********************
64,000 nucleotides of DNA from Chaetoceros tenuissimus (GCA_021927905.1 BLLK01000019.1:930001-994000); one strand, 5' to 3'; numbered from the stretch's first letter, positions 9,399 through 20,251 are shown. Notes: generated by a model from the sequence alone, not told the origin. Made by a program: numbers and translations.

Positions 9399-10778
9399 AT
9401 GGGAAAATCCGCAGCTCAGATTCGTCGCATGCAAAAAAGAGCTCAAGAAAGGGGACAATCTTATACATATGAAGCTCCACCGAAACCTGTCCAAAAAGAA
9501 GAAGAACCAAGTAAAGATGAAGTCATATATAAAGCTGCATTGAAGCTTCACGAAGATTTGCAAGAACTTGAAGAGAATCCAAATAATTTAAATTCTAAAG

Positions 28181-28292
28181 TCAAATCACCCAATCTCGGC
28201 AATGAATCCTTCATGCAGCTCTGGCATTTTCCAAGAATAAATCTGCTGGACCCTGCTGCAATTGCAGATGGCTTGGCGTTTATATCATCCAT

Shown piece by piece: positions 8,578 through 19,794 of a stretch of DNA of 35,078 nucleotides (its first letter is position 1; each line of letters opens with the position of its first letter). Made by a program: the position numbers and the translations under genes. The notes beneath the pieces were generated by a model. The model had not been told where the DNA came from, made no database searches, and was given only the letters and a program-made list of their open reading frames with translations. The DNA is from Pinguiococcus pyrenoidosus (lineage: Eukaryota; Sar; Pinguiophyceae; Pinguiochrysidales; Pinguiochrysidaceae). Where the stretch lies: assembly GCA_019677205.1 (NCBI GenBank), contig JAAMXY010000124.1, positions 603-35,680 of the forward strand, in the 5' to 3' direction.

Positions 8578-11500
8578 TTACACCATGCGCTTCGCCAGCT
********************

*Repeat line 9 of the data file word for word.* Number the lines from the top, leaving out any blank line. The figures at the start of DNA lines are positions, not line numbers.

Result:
Shown piece by piece: positions 8,578 through 19,794 of a stretch of DNA of 35,078 nucleotides (its first letter is position 1; each line of letters opens with the position of its first letter). Made by a program: the position numbers and the translations under genes. The notes beneath the pieces were generated by a model. The model had not been told where the DNA came from, made no database searches, and was given only the letters and a program-made list of their open reading frames with translations. The DNA is from Pinguiococcus pyrenoidosus (lineage: Eukaryota; Sar; Pinguiophyceae; Pinguiochrysidales; Pinguiochrysidaceae). Where the stretch lies: assembly GCA_019677205.1 (NCBI GenBank), contig JAAMXY010000124.1, positions 603-35,680 of the forward strand, in the 5' to 3' direction.